Cart-abandonment research reveals that diet-related purchases require the least encouragement from marketers

By Michael Feeley | Founder and chief exec

Ve Interactive

|

The Drum Network article

This content is produced by The Drum Network, a paid-for membership club for CEOs and their agencies who want to share their expertise and grow their business.

Find out more

June 19, 2015 | 2 min read

New research compiled by UK ecommerce conversion company Ve has revealed that consumers of diet and heath related goods require the least encouragement from marketers to complete online transactions.

Ve has found that in the retail sector the cart abandonment rate is lowest (62 per cent) for consumers shopping online for diet and health products, alongside food and drink.

In contrast, consumers shopping for recreational products had the highest cart abandonment rate (76 per cent), followed by home and office products (75 per cent), fashion and beauty products (73 per cent) and DIY and garden products (68 per cent).

The research from Ve also revealed that an average of 52 re-engagement emails were sent to prospects per diet-product conversion, significantly lower than the majority of other retail-sector products. Only recreational retail products required fewer re-engagement emails (43) per sale closed. More than twice the number of re-engagement emails were required per sale of beauty products (127), with only electronics requiring more (159).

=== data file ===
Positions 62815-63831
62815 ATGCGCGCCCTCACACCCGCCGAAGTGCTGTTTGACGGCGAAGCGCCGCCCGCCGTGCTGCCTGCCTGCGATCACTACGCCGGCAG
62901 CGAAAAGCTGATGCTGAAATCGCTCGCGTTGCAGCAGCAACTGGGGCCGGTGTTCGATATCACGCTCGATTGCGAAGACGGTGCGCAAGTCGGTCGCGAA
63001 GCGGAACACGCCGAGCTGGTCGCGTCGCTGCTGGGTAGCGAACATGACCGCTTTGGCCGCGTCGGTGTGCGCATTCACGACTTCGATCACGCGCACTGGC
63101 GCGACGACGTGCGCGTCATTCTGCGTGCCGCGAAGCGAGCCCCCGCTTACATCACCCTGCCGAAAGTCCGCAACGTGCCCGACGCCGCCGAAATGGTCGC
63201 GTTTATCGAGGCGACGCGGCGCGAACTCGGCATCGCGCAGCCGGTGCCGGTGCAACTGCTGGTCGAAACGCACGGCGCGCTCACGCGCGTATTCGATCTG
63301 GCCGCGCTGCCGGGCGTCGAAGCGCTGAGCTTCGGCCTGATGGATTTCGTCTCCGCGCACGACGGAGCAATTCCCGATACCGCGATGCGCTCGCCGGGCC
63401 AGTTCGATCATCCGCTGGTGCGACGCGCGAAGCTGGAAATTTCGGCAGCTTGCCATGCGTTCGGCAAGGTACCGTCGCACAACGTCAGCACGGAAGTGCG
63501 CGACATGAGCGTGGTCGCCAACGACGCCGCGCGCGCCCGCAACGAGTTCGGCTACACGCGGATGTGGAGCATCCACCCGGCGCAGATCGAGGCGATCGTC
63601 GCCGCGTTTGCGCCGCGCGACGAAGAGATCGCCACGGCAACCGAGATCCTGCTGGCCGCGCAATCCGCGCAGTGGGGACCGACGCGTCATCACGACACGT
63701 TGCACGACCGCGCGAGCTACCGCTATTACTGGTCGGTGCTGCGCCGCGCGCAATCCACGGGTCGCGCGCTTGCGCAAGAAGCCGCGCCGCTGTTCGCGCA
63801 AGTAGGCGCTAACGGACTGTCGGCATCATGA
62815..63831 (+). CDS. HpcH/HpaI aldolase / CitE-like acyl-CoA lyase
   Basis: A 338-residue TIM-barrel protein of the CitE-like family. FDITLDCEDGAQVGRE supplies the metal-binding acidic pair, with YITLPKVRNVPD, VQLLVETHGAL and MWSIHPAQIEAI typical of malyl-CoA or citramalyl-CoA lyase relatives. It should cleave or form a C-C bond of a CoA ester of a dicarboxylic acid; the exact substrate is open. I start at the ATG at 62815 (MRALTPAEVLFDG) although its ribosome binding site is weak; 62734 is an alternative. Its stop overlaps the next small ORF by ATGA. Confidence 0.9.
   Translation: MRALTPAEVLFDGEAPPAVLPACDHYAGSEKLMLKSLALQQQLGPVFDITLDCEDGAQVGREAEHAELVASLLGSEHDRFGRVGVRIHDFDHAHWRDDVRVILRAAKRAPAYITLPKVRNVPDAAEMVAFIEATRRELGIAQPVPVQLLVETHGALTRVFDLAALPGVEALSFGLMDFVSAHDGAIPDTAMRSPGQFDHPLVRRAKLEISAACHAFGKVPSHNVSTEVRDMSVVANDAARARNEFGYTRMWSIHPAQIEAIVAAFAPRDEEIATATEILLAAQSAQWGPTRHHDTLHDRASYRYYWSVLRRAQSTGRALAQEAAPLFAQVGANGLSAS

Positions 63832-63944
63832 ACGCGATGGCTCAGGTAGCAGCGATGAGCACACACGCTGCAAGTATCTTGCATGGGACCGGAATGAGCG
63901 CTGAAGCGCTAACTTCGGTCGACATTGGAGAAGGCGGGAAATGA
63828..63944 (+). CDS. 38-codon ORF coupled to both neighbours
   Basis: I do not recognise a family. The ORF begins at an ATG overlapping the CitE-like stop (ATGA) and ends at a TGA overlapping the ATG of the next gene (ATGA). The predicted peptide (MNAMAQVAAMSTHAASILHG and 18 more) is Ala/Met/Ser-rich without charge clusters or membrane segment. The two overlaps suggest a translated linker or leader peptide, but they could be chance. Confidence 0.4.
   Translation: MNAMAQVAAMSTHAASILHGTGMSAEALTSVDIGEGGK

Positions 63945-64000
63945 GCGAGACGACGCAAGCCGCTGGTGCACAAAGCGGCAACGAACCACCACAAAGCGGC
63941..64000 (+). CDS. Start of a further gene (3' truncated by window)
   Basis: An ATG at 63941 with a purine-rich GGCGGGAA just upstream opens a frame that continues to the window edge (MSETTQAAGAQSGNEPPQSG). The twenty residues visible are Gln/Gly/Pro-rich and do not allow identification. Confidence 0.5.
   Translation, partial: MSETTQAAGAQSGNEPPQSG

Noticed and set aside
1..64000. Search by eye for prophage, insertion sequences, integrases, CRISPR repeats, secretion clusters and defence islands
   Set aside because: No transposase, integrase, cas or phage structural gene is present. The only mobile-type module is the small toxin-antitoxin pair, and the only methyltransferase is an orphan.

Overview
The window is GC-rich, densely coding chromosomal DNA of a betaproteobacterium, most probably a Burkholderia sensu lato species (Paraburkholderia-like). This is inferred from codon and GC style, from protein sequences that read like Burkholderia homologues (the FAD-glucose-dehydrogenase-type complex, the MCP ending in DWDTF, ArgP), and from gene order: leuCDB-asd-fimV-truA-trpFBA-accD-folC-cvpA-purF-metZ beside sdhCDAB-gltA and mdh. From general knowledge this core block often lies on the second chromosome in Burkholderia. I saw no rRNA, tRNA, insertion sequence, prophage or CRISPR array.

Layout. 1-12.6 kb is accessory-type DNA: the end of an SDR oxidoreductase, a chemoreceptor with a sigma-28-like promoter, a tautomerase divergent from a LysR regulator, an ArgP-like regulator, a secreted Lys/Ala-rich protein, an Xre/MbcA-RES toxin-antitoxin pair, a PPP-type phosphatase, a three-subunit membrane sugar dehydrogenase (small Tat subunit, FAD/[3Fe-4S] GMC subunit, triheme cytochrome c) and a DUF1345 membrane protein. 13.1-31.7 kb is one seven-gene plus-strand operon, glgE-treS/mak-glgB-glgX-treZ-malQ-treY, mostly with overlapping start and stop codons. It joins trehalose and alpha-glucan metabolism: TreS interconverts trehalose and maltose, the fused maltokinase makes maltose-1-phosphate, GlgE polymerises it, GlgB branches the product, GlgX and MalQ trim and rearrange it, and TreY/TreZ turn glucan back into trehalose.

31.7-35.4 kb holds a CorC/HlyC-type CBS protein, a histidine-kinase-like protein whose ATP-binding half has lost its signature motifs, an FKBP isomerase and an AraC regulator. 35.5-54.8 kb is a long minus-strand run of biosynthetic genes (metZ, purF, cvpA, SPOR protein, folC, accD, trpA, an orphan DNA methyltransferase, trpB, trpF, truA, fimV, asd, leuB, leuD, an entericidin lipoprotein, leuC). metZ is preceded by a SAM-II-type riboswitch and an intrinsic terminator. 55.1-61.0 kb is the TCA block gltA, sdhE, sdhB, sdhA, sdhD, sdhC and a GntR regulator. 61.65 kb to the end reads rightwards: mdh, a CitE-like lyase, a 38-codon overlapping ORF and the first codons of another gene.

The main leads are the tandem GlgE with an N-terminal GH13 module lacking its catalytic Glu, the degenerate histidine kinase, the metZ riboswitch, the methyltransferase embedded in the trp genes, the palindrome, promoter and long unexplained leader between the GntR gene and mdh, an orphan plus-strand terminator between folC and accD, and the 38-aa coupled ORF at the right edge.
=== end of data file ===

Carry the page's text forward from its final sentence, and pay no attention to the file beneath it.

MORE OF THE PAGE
The latest marketing news and insights straight to your inbox.

Get the best of The Drum by choosing from a series of great email briefings, whether that’s daily news, weekly recaps or deep dives into media or creativity.

Sign up

The findings suggest that consumers’ insecurities may be playing a larger part in consumer re-engagement strategies than typically thought. While diet and beauty products often occupy similar price ranges, diet products required on average less than half the amount of re-engagement emails to generate a sale.

Neela Ahmed, director of retail at Ve, said, “This data demonstrates that diet products require less marketing engagement than other sectors, which implies that consumers are faster to spend money on dieting. Considering the sensitive and personal nature of these products, diet product advertising must be ethical, responsible and open to public scrutiny.”

Ve compiled the research between 1st Jan – 31st Dec 2014 drawn from Ve’s client base of over 10,000 companies globally.

Content created with:

Trending

Industry insights

View all
Add your own content +